New Ideas, New Markets, New Insights
All around the country, Americans are dreaming big. Their boldest ideas are changing their communities--and having a ripple effect throughout the world.
Consider this paradox: 49 million Americans live with daily food insecurity, 23 million live in urban food deserts, and collectively we’re all getting fatter. Simultaneously vacant lots, concrete grooves, and other desolate, empty spots dot urban landscapes, while a quarter of traditional agricultural land is severely degraded according to the UN.
Enter the urban farm: a fast, smart, cheap way to bring healthy food closer to those who need it, transform ugly vacant spaces into lush gardens, and promote a healthier, greener, more connected urban community.
A recently released video by the American Society of Landscape Architects uses case studies from edible-city innovators, such as Cleveland and Detroit, to offer practical advice for bringing urban farms to your backyard (or corner lot or rooftop). Here are four helpful tips:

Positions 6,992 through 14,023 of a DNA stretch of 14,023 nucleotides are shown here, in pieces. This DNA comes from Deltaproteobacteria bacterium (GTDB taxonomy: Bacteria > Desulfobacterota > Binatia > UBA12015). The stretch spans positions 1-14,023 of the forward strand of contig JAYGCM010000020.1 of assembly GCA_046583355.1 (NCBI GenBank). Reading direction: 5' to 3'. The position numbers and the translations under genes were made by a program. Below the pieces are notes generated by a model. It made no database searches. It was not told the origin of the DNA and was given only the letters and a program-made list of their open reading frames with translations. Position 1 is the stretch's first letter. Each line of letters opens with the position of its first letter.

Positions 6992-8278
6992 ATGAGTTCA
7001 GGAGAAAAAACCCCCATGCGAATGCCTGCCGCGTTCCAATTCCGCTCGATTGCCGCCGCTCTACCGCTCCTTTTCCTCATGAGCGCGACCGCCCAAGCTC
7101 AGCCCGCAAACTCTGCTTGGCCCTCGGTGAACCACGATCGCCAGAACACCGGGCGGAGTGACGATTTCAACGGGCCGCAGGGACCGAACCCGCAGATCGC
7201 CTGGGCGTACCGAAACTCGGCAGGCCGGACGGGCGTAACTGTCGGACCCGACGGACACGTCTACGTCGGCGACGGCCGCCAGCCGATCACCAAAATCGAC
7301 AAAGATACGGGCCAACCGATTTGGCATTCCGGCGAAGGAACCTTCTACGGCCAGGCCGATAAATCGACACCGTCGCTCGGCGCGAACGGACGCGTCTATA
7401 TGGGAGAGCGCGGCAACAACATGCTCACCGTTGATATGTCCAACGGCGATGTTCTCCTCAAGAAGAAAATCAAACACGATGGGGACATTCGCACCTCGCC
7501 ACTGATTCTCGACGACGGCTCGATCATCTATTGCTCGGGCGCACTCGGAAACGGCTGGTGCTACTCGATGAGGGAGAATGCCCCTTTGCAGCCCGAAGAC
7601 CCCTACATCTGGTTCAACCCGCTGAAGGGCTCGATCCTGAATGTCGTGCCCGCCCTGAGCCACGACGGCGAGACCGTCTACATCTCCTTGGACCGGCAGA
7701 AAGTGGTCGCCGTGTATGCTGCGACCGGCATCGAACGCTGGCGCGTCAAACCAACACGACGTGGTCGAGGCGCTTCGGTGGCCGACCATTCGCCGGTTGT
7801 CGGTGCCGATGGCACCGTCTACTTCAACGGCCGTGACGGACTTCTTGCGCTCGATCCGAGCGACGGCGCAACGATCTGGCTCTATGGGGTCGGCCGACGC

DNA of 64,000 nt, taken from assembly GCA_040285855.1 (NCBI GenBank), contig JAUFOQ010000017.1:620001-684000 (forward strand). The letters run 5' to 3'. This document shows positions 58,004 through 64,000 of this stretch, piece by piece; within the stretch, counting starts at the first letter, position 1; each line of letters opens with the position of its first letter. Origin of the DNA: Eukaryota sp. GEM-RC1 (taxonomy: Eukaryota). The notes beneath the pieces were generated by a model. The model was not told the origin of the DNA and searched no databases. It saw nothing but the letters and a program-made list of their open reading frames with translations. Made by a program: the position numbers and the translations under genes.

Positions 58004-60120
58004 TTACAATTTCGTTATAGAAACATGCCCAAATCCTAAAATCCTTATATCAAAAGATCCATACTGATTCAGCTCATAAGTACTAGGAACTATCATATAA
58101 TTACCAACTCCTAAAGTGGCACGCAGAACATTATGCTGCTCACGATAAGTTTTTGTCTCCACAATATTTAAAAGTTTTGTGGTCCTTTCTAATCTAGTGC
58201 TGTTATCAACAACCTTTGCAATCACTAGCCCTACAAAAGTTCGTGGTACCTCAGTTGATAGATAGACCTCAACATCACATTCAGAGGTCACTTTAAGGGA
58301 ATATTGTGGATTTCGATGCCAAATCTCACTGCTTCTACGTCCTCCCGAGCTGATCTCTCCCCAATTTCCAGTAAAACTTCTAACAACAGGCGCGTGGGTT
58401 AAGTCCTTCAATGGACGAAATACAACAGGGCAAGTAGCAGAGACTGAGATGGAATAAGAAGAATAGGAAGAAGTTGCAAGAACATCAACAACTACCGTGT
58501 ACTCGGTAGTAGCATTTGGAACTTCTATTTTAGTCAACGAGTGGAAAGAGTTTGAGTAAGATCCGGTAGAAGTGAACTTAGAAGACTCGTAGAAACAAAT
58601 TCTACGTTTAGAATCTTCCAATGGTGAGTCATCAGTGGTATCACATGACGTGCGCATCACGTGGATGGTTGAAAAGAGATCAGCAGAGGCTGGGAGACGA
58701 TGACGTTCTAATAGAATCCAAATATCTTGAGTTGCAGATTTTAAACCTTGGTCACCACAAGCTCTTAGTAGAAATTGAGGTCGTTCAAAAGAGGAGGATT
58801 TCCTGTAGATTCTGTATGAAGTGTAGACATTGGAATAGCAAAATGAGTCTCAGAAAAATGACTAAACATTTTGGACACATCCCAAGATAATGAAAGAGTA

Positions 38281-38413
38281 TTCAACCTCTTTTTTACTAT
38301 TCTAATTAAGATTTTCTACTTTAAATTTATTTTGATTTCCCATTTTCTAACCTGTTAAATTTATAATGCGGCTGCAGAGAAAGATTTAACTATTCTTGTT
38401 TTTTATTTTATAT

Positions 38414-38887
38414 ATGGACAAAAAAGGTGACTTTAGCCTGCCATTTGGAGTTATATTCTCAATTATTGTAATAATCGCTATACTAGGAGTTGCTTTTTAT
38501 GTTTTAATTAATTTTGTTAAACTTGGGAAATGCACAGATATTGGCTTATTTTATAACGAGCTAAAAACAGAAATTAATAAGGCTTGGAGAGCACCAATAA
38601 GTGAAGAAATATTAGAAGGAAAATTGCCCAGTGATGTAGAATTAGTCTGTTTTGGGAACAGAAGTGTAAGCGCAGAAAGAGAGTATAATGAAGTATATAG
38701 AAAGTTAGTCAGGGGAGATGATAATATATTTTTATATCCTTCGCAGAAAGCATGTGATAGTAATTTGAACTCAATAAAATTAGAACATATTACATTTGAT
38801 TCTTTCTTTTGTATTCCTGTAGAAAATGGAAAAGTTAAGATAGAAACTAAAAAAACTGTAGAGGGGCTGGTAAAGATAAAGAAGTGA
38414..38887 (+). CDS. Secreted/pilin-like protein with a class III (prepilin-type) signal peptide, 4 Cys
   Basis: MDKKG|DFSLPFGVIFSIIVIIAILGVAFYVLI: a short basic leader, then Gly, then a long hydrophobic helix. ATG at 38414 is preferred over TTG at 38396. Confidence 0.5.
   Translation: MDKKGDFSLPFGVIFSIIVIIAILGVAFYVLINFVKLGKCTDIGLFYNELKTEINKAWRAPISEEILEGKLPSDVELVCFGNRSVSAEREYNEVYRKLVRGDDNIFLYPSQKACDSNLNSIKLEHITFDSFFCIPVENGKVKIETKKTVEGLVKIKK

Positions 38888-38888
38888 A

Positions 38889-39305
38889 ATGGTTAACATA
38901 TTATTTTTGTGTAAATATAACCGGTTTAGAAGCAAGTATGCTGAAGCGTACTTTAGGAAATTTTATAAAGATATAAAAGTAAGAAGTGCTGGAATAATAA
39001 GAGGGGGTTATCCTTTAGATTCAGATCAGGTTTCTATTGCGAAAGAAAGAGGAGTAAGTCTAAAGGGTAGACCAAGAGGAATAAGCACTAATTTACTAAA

Plant a garden in your own yard (or farm the job out to someone else).
Acres of perfect green grass are both a hassle to maintain and, nutritionally speaking, useless. Inhabitants with yards in D.C. and Portland can even lease their yard to those with greener thumbs--and take a cut of the produce they yield.
Populate empty lots with crops.
Cities like Cleveland and Detroit are leasing abandoned lots to urban farmers for practically nothing--provided the lessees are committed to filling those spots with edible greenery.
If your lot’s soil is poisoned with lead or other contaminants, simply truck in new soil in raised beds. Even cheaper: Plant your veggies in burlap bags filled with clean soil. Roll the sacks up and fill with more soil as the plants grow, and you can transport them indoors when winter hits.
Use your roof.
ASLA’s video suggests restaurants harness their roofs to grow ingredients for their own meals. Big-box stores can lease or farm their own vast roofs and sell the proceeds in-store or via local greenmarkets. Rooftop farms use wasted space and lower your utility bill, too.
Fill up your food trucks.
Mobile trucks sell prepared foods--often unhealthy at that. Why not use them as fresh-fruit stands? Food truck legislation in many cities has relaxed in recent years. Opportunity knocks, suburban farmers: Coordinate with a food truck owner to sell your produce wherever there’s a need in your city--not just at the Saturday greenmarket. Hook the kids on juicy berries or watermelon in summer, and you may make a confirmed veggie fan year-round.